(c) Slippery slope
The Senate Inquiry heard from a number of groups warning against the ‘slippery slope’ effect that would result from the enacting of active voluntary euthanasia legislation. Specifically, the concern is that the legalisation of voluntary euthanasia in terminal cases would then lead to the practice of other forms of euthanasia such as involuntary euthanasia or voluntary euthanasia in non-terminal cases. For example, the Australian Christian Lobby (ACL) stated that:
[W]e have clearly seen the slippery slope well and truly in action in Holland and in Belgium, in particular, where we have seen people being euthanized without their specific consent. That is not voluntary euthanasia.
However, many submissions countered this view. For example, Professor Margaret Otlowski argued that:
The most commonly cited objection to the legalisation of active voluntary euthanasia is the ‘slippery slope’ argument: that the legalisation of active voluntary euthanasia would lead to widespread involuntary euthanasia and the termination of lives no longer considered socially useful. This is, however, a completely unsubstantiated argument. The ‘slippery slope’ argument is typically made without regard to the risks of abuse or other problems involved in retaining the present law.13
Similarly, Christians Supporting Choice stated:
From my understanding, in Oregon they have had this legislation for 17 years and they have done studies which have shown that this slippery slope you are referring to does not exist. It is a scaremongering tool used by those who are ideologically opposed to the proposed legislation and who will do anything they can to stop the law. We in Christians Supporting Choice side with loving compassion and mercy and not with religious dogmatic adherence to a particular point of view…There is no slippery slope.16
Further, there were criticisms that the slippery slope argument, in being focused on the potential for active voluntary euthanasia to lead to other, more controversial forms of euthanasia, did not provide a strong argument against the practice of active voluntary euthanasia itself. Mr Peter Short, a man with terminal cancer who appeared before the Committee, argued:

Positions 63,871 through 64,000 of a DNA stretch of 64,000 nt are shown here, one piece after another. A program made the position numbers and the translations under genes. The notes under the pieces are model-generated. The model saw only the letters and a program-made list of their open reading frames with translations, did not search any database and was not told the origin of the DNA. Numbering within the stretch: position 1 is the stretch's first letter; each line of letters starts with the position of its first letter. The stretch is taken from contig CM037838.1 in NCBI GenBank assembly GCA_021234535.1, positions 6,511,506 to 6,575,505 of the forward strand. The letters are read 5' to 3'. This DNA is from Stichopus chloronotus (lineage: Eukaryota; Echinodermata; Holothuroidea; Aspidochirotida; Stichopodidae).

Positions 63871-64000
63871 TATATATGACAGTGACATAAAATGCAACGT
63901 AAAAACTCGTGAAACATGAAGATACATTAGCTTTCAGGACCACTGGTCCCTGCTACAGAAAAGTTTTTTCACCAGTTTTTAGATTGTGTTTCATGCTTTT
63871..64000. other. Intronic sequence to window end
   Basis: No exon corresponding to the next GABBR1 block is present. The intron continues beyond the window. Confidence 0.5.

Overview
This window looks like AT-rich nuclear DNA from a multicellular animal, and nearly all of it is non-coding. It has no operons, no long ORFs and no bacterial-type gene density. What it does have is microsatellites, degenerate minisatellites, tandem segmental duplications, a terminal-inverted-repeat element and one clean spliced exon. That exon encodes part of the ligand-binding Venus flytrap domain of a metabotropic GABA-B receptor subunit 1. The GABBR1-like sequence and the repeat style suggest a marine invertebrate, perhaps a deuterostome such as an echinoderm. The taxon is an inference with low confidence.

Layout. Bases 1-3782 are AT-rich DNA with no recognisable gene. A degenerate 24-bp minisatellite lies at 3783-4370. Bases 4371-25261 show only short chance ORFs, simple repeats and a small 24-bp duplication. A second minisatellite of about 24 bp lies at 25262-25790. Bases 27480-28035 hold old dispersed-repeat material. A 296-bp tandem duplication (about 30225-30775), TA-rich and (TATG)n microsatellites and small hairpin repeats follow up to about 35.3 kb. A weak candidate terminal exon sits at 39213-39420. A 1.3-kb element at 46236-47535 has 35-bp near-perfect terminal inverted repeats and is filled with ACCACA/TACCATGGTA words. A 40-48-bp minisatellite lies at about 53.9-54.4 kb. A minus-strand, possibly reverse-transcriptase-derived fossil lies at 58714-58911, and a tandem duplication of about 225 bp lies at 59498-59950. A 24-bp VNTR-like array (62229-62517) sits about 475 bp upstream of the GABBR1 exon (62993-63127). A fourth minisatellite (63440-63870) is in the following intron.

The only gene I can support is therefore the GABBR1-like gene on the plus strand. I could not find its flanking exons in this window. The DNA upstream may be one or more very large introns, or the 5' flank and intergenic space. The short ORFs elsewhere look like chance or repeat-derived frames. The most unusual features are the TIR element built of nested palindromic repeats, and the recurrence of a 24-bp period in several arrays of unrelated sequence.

Is it rational to take a position of denying the terminally ill and suffering the choice at the end of their life, because we are concerned we cannot put effective rules around a dying process? We manage road rules, alcohol rules and smoking rules. All are slippery slopes far more difficult and destructive, but all well-accepted in society and in law.
Finally, Dying with Dignity Victoria argued that a ‘slippery slope’ was more likely to occur ‘in an environment where voluntary euthanasia is prohibited rather than [in] a society where a transparent, legislative framework regulates the occurrence.’
3.2 Arguments in support of legalising active voluntary euthanasia
(a) Legitimacy and transparency
This leads to a broader, related argument in support of a legislative approach which would introduce ‘appropriate scrutiny, support and regulation’ so that this practice that is ‘already occurring’ is undertaken in a safe as possible manner. The law would also provide much-needed certainty as well as necessary safeguards for patients and for doctors who provide assistance.
(b) Personal autonomy – the right to choose
A number of submitters to the Senate Inquiry saw the decision to end one’s life as a ‘personal one’, underpinned by ‘the basic principle of respecting an individual’s right to choose’. In a 1994 US Federal District Court decision on assisted suicide, the judge relied on the claim by three Supreme Court Justices in an abortion case that:
Matters involving the most intimate and personal choices a person may make in a life-time are central to the liberty protected by the Fourteenth Amendment. At the heart of liberty is the right to define one’s own concept of existence, or meaning, of the universe, and of the mystery of human life.
In the Australian context, Professor George Williams argues that the judge’s decision in the Rossiter case was one ‘based upon the autonomy of the individual’ – specifically a person’s right to refuse food in order to bring about their own death. However in his view ‘the law places major limits on autonomy’ where ‘the right to choose does not extend to the more dignified and humane option of voluntary assisted dying’.